Most importantly, it is essential to emphasise that in the German study by Tetens and colleagues in the group with blanket dry cow therapy, six of 25 cows were heifers that did not receive any antimicrobial dry cow therapy (as they were non-lactating prior to calving); accordingly, their colostrum was antimicrobial-free. In contrast, in the group with selective dry cow therapy, nine out of 25 cows were treated with antimicrobials based on the predefined udder health criteria [35]. However, the researchers did not distinguish between calves that received untreated colostrum and those that received colostrum from antimicrobial-treated cows. It is not clear from the study results what influence this feeding difference might have had but is a limiting factor when considering the outcome of this study. It would certainly have been advantageous to include only antimicrobial-treated cows in a group that was by definition “all cows treated with antimicrobial DCT” and to have a control group with untreated cows as a comparison. Similarly, the fact that this study compared two different commercial farms with (presumably) differing antimicrobial use levels, treatment and management procedures may also have had an influence on the selective pressure for AMR bacteria in these calves. As such, given how essential colostrum feeding is for calf health, more research is needed into the effect of antimicrobial DCT on the presence of AMR bacteria in calves.

3.2. Composition of the Calves’ Microbiome

A study by Deng and colleagues in China investigated the influence of waste milk feeding on bacterial colonisation [23]. Rumen, caecum, colon and faeces were sampled and analysed with respect to feeding a diet of either pasteurised waste milk (PWM), acidified (otherwise untreated) waste milk (AWM), untreated waste milk (UWM) or bulk tank milk (UBM). It was found that the different milk diets had a great influence on bacterial richness and diversity [23]. The authors pointed out that feeding untreated waste milk is not suitable for calves. The reason for this is the increased occurrence of disease-associated bacteria in the microbiome in all areas of sampling. For example, in the AWM group, an increase in the abundance of pathogenic Clostridia spp. was noted, which is associated with intestinal inflammation and intestinal dysbiosis. Furthermore, when calves were fed untreated waste milk, increased gene expression associated with metabolic diseases was documented in the caecum and faeces [23].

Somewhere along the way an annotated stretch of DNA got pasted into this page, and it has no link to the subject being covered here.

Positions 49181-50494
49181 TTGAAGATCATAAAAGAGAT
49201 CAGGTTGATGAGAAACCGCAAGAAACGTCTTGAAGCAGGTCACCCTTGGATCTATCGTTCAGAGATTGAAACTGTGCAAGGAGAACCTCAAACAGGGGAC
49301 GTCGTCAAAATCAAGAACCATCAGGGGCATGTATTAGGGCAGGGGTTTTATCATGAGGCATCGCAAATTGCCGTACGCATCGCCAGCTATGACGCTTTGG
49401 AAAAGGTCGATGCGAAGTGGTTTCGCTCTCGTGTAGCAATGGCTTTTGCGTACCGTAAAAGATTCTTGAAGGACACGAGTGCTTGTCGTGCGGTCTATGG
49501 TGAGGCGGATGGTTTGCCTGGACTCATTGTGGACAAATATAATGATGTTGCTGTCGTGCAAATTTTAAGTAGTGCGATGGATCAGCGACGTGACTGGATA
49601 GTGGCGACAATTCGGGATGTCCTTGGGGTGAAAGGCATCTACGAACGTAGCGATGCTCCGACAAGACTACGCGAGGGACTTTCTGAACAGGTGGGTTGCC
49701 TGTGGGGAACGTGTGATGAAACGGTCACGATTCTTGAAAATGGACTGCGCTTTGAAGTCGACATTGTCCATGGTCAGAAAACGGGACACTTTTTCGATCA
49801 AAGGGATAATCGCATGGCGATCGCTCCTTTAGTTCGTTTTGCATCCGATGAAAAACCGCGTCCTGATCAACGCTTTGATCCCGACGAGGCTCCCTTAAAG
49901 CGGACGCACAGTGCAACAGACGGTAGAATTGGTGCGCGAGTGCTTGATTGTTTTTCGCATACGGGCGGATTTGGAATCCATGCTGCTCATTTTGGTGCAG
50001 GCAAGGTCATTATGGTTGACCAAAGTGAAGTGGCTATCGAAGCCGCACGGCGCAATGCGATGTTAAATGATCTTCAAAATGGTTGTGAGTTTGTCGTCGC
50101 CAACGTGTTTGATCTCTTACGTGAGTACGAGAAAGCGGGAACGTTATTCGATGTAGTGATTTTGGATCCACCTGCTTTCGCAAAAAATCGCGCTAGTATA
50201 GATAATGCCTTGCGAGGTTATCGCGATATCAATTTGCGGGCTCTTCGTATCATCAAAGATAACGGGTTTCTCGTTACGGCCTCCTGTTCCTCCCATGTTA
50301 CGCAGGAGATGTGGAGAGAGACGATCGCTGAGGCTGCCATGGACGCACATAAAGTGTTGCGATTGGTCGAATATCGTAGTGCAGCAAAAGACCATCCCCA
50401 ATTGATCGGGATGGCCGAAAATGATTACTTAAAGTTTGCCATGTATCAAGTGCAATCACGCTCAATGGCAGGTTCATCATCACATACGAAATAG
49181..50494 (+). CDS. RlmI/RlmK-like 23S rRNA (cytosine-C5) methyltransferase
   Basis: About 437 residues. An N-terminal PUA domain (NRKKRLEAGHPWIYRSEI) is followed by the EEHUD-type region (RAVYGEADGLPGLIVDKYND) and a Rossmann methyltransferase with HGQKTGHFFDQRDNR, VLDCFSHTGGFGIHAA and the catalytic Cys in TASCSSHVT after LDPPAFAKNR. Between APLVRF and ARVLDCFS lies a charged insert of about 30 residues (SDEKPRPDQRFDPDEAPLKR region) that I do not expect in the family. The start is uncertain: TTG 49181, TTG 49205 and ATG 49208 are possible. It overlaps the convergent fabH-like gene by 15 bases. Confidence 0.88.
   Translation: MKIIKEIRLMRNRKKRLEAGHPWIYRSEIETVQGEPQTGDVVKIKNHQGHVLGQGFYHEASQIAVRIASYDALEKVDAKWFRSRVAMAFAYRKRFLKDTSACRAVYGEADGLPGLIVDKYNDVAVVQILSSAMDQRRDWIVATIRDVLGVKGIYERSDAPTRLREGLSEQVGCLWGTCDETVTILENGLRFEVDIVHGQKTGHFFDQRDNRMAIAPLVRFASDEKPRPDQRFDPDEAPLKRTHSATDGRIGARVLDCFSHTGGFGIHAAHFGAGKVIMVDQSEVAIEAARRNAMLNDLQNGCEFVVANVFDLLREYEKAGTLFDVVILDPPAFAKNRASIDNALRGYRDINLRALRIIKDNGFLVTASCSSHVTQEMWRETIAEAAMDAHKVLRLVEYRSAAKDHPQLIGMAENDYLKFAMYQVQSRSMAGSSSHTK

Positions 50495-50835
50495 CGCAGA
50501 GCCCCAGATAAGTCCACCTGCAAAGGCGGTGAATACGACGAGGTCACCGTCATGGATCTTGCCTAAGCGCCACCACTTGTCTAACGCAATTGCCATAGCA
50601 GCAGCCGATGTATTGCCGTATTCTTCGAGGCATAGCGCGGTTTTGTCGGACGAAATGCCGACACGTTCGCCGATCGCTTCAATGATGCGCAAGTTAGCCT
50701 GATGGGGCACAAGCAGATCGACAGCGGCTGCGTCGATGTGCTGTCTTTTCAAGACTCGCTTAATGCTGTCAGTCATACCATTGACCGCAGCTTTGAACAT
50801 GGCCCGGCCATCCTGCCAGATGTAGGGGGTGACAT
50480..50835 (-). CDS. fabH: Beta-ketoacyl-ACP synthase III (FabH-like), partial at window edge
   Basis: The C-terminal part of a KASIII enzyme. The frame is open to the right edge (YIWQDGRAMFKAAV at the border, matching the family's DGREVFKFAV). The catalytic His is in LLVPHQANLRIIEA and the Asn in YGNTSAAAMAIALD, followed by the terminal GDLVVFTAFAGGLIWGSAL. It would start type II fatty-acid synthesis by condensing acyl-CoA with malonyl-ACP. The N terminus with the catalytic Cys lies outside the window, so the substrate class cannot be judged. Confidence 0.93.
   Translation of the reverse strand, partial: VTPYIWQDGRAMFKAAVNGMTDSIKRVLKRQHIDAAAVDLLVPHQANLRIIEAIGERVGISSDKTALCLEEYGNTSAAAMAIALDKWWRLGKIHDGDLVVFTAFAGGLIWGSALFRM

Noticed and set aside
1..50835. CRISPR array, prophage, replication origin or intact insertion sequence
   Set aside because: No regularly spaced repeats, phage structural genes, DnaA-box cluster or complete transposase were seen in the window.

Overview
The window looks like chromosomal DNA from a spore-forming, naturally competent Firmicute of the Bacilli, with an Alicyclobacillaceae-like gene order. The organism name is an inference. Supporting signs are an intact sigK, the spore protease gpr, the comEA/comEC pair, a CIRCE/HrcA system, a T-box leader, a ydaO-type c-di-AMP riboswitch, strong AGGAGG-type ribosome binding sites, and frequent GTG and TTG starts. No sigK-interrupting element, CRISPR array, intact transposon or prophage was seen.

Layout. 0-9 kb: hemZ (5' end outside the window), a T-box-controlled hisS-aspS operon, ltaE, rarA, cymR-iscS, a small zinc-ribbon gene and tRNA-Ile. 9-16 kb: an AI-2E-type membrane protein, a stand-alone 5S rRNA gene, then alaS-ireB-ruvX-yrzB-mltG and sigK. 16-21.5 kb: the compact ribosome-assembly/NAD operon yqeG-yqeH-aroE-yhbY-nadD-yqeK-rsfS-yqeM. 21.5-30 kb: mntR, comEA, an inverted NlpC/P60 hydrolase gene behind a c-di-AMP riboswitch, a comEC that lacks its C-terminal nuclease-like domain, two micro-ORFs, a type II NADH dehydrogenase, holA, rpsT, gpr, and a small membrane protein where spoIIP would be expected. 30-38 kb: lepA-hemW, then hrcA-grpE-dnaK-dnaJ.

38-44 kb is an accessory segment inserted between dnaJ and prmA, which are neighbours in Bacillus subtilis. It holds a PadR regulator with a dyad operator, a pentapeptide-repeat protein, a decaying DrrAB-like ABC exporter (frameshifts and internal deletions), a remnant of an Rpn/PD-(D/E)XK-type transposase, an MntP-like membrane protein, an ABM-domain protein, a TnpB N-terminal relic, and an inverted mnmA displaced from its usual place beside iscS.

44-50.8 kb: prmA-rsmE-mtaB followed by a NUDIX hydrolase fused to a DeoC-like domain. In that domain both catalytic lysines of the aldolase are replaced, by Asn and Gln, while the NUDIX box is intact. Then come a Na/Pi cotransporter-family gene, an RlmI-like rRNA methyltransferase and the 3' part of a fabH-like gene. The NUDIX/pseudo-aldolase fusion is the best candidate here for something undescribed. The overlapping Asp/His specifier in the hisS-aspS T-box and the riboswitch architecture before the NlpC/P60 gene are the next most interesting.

Yousif and colleagues investigated the effects of feeding milk replacer both with and without antimicrobials added. The control was unmedicated, while the LCA (“low cocktail of antibiotics”) milk replacer had penicillin (0.024 mg/L), streptomycin (0.025 mg/L), tetracycline (0.1 mg/L) and ceftiofur (0.33 mg/L) added; ceftiofur (0.33 mg/L) was added to the LSA (“low concentration of a single antibiotic”) milk replacer [36]. The concentrations of antimicrobials added to the milk replacer were based on the authors’ analyses of waste milk on this farm; the median amount was then added to the milk replacer. A total of 12 male Holstein calves were included in the study, four calves in each feeding group. The calves were slaughtered at 35 days of age and samples from the ileum and colon, as well as faecal samples, were investigated by PCR and bacteriological culture. The LCA diet significantly reduced (p = 0.02) the level of Enterobacteriaceae (including E. coli) found in the intestines compared to the intestines of calves fed unmedicated milk replacer. The authors concluded that feeding a low cocktail of antimicrobials in milk replacer led to a shift in the bacterial taxa of intestinal microbiome, including a reduction in E. coli, which might have a positive effect on calf health by reducing the occurrence of diarrhoea in young calves [36].